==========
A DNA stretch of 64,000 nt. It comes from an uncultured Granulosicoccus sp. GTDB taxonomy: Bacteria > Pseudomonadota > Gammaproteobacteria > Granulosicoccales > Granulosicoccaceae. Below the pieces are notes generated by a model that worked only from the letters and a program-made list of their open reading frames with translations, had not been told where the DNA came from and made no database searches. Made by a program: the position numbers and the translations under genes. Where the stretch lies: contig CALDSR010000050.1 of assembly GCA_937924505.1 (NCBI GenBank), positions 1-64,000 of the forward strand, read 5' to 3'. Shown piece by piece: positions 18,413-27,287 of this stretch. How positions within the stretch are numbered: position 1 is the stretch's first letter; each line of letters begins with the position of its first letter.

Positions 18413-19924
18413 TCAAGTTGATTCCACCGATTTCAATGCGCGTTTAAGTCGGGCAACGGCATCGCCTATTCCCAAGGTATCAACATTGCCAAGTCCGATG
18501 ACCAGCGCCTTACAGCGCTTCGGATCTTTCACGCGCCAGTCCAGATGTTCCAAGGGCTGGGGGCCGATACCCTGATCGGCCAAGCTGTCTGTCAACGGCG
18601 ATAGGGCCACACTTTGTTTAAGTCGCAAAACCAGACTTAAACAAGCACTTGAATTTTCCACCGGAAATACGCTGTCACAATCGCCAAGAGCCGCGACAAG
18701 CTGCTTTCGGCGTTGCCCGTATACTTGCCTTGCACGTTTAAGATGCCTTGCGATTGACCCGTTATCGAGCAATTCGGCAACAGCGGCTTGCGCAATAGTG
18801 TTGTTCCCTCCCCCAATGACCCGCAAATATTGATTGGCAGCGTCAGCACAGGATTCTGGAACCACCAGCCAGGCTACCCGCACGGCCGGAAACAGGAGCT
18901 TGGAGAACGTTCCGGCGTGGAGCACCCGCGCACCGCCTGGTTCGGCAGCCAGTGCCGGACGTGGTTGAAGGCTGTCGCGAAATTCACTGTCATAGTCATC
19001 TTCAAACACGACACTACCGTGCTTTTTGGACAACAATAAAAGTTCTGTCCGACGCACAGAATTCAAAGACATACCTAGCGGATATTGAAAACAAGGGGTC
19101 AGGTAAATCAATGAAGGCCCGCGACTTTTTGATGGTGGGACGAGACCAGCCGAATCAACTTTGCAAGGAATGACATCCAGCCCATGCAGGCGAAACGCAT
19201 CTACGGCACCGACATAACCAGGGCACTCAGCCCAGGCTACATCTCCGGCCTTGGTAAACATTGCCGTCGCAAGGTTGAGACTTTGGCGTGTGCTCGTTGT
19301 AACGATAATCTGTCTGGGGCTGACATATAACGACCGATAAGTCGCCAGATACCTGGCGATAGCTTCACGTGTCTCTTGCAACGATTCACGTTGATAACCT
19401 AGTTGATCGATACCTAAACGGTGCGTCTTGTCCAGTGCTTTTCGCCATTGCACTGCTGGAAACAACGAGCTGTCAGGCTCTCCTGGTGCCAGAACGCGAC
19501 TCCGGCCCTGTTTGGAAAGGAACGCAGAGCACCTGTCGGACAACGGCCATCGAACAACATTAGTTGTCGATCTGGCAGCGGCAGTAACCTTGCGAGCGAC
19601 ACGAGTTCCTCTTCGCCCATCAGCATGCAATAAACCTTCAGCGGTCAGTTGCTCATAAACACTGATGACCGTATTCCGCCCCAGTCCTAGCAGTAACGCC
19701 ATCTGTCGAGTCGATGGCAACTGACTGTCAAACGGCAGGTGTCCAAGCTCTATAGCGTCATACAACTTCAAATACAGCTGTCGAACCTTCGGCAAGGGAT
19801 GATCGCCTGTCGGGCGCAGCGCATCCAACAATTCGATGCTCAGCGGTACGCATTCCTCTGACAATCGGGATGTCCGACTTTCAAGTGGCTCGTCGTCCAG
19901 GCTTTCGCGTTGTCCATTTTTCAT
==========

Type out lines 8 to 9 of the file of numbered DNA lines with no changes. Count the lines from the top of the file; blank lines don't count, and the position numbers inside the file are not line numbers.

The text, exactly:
18901 TGGAGAACGTTCCGGCGTGGAGCACCCGCGCACCGCCTGGTTCGGCAGCCAGTGCCGGACGTGGTTGAAGGCTGTCGCGAAATTCACTGTCATAGTCATC
19001 TTCAAACACGACACTACCGTGCTTTTTGGACAACAATAAAAGTTCTGTCCGACGCACAGAATTCAAAGACATACCTAGCGGATATTGAAAACAAGGGGTC